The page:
More than 10,000 candidates are running for election in Haiti on Sunday, and the United States is spending $10-million to help the voting be free and fair.
These are the first major elections since Haiti's popular president, Jean Bertrand Aristide, won a landslide in 1990, went into exile after a bloody coup, and then returned to power last fall with the help of U.S. troops.
No one expects perfection in a nation where safe, democratic elections are new and rare, so to monitor the balloting, U.S. officials are willing to pay a cost that runs to more than $3 for every Haitian voter.
Haitian elections are unlike those in the United States. Only 1 in 4 Haitians can read or write, and therefore ballots feature party emblems, including fruit, fish, a fighting cock and a clerical collar, to help voters identify their candidates.
Voters will choose two-thirds of the 27-member Senate, the entire 83-seat Chamber of Deputies and hundreds of municipal and local council members. The election could ease the country's slow and painful transition to elective government. It will be an important dry run for presidential elections in December when Haitians will have to find a replacement for Aristide, who cannot stand for a second term.
A peaceful outcome could shape Haiti's political future to the end of the century, while offering a crucial indicator of how much stability the country has attained during the U.S. military presence.
Observers are holding their breath.
Despite some irregularities, including thousands of missing voter-registration documents and the assassination of several candidates, widespread fears of fraud and violence have not been realized.
On Monday night, a right-of-center parliamentary candidate, Milot Gousse, escaped an attack by gunmen who chased his car down a remote highway. A passenger in the car was shot dead.
Bloodshed has typified previous elections. In 1987 paramilitary thugs massacred at least 17 people. This year some analysts warned that allies of the military who went underground when Aristide returned, could pose a threat to peaceful polling.
"If we compare this campaign with those of the past we see that there has been fairly little violence linked to the elections," said United Nations spokesman Eric Falt.
Falt said U.N. troops, who took over peacekeeping duties from the U.S.-led intervention force in March, will be out on election day. Some 6,000 troops and 900 international civilian police monitors will help guard as many as possible of the 10,031 polling places. Just in case, a special rapid-reaction force of 500 soldiers has been readied to respond to violence.
With an estimated 3-million voters registered, most of the electoral costs _ about $15-million _ are being paid by foreign money, two-thirds of it American. The money pays for military security, monitoring and materials.
Hundreds of foreign observers have flown in to monitor the elections, including a 300-member team from the Organization of American States and a 30-person U.S. delegation dispatched by President Clinton, which includes Sen. Bob Graham, a Florida Democrat. Also observing is U.S. Rep. Porter Goss, a Sanibel Republican who is heading a 20-member delegation from the International Republican Institute.
"This election is a significant test of the durability of Haiti's new democracy," said Graham, adding: "We have made a political, military and financial investment, and it is of special importance to Florida that democracy is sustained."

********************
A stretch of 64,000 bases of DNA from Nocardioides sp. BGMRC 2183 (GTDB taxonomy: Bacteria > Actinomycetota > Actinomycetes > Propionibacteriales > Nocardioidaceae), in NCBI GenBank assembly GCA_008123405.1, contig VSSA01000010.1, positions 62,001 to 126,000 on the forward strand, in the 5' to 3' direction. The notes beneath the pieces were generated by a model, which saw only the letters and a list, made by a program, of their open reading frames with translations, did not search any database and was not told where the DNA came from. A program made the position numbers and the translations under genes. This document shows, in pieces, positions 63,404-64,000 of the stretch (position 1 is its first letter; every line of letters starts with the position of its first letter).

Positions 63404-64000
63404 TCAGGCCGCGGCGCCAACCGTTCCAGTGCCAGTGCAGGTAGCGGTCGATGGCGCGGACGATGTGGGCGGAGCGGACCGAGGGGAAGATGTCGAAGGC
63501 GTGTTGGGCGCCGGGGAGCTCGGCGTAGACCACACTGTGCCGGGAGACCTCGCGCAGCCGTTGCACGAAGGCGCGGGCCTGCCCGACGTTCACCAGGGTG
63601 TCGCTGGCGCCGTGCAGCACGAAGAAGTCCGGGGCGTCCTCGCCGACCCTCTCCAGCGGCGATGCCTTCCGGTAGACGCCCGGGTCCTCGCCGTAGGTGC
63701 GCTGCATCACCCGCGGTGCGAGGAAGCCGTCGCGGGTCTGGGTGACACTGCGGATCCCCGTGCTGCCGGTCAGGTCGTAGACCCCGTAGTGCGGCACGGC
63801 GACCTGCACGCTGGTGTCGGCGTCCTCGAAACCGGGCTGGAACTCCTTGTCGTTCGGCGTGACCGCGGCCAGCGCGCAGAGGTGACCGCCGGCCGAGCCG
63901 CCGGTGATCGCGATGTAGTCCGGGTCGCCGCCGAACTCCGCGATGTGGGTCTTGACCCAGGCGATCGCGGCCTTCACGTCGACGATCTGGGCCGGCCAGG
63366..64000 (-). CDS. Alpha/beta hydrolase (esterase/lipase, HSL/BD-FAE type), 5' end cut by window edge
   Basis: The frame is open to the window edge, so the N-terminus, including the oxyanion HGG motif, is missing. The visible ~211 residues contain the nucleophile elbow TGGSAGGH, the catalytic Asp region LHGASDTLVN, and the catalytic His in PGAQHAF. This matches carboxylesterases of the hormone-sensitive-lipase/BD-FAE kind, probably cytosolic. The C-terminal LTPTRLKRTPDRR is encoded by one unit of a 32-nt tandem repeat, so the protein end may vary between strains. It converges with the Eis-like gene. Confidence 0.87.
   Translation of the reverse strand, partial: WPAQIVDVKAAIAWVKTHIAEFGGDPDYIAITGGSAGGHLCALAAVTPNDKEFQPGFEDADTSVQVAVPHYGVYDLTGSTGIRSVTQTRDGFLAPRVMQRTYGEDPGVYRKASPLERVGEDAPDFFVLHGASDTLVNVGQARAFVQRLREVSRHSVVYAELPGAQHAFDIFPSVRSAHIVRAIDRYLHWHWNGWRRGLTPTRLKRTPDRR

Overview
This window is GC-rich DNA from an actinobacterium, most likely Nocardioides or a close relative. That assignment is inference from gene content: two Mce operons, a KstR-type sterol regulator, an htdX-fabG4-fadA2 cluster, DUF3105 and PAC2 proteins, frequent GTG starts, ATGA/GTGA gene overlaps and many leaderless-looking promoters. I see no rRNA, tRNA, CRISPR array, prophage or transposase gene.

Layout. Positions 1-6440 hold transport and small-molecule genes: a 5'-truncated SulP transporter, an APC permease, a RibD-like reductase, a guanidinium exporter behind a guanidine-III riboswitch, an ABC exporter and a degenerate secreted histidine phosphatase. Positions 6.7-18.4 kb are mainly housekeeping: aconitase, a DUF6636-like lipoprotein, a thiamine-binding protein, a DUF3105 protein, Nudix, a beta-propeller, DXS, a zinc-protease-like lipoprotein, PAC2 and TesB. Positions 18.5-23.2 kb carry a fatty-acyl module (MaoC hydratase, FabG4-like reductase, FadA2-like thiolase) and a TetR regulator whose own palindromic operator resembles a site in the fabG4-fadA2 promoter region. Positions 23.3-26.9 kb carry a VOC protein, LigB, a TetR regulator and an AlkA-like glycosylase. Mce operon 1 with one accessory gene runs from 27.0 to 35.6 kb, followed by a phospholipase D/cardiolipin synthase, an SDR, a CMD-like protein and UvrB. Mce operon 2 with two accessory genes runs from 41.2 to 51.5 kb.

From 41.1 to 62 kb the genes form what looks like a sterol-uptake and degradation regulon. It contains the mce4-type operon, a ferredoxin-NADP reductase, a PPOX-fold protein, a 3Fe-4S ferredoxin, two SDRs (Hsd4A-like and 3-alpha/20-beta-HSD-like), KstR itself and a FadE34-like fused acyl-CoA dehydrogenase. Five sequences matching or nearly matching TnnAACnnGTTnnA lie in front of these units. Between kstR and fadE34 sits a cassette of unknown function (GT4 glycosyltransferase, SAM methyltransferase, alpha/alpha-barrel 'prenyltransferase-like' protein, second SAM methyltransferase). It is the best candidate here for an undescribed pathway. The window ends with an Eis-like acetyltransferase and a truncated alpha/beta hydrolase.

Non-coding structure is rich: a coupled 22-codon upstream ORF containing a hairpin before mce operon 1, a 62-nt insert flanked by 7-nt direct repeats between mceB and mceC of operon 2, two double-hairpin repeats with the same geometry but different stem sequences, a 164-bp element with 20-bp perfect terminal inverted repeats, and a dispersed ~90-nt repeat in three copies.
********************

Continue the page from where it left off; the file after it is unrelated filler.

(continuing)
Allegations of fraud have focused on reports that as many as 1-million registration cards are missing. About 60,000 cards have been recovered, and officials have since played down the affair, suggesting that earlier figures may have been inflated.
"As far as we know, there weren't 1-million cards lost," said Lakhdar Brahimi, the head of the U.N. mission. "I don't think it is a very serious problem."
The absence of party symbols on some ballot papers has contributed to the confusion. More than 100 candidates have complained that their symbols are missing, including a candidate in the key race for mayor of the capital, Port-au-Prince.
But officials placed the blame on candidates who missed the printing deadline, which could not be extended since the ballots were printed by a California company.
However, some candidates have argued that a Haitian company should have been chosen to allow for last-minute changes. The printing company was chosen in competitive bidding by a Washington-based, non-governmental consultant, the International Foundation for Electoral Systems. Once printed, the ballots were flown on U.S. military planes to Haiti.
Many new parties have sprung up for the elections, but with Aristide not standing, the main contenders are the parties most closely associated with him. The broad left-wing coalition that backed Aristide in 1990 has split, creating a deep rivalry between the center-left National Front for Democracy and Change (FNCD) and the radical, far-left Lavalas Political Organization (OPL).
The two parties have fought to inherit the popular legacy of Aristide. The FNCD uses as its emblem the fighting cock, long associated with Aristide.
The OPL has had to come up with a new slogan, "Gather round the table," with its emblem: four people seated at a table.
In his role as president, Aristide is officially barred from campaigning. But he has not hidden his preference. His recent televised speeches have been laced with images of tables.
A big victory for the OPL could fuel popular demands that Aristide's term in office be extended to compensate for the years he spent in exile. But that would breach a pledge Aristide made to Clinton before U.S. troops were sent to Haiti, something he has said he will not do.
_ Information from Reuters, the Associated Press and the New York Times was used in this report.